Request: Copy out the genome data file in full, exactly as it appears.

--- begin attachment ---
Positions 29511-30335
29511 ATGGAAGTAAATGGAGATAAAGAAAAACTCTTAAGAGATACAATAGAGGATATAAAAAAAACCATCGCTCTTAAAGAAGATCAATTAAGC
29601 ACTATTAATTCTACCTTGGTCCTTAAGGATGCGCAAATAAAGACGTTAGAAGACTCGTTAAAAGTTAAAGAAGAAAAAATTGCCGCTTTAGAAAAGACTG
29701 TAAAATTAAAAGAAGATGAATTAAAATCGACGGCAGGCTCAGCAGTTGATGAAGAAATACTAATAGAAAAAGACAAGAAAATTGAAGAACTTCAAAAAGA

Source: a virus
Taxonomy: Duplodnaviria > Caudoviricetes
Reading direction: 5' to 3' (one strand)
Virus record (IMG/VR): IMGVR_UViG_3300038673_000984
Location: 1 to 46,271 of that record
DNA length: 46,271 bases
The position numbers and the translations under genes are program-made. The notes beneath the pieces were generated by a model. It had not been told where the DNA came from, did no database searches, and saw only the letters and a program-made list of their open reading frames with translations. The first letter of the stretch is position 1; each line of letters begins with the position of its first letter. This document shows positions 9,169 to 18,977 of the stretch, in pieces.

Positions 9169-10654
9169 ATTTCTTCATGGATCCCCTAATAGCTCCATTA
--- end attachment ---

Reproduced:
Positions 29511-30335
29511 ATGGAAGTAAATGGAGATAAAGAAAAACTCTTAAGAGATACAATAGAGGATATAAAAAAAACCATCGCTCTTAAAGAAGATCAATTAAGC
29601 ACTATTAATTCTACCTTGGTCCTTAAGGATGCGCAAATAAAGACGTTAGAAGACTCGTTAAAAGTTAAAGAAGAAAAAATTGCCGCTTTAGAAAAGACTG
29701 TAAAATTAAAAGAAGATGAATTAAAATCGACGGCAGGCTCAGCAGTTGATGAAGAAATACTAATAGAAAAAGACAAGAAAATTGAAGAACTTCAAAAAGA

Source: a virus
Taxonomy: Duplodnaviria > Caudoviricetes
Reading direction: 5' to 3' (one strand)
Virus record (IMG/VR): IMGVR_UViG_3300038673_000984
Location: 1 to 46,271 of that record
DNA length: 46,271 bases
The position numbers and the translations under genes are program-made. The notes beneath the pieces were generated by a model. It had not been told where the DNA came from, did no database searches, and saw only the letters and a program-made list of their open reading frames with translations. The first letter of the stretch is position 1; each line of letters begins with the position of its first letter. This document shows positions 9,169 to 18,977 of the stretch, in pieces.

Positions 9169-10654
9169 ATTTCTTCATGGATCCCCTAATAGCTCCATTA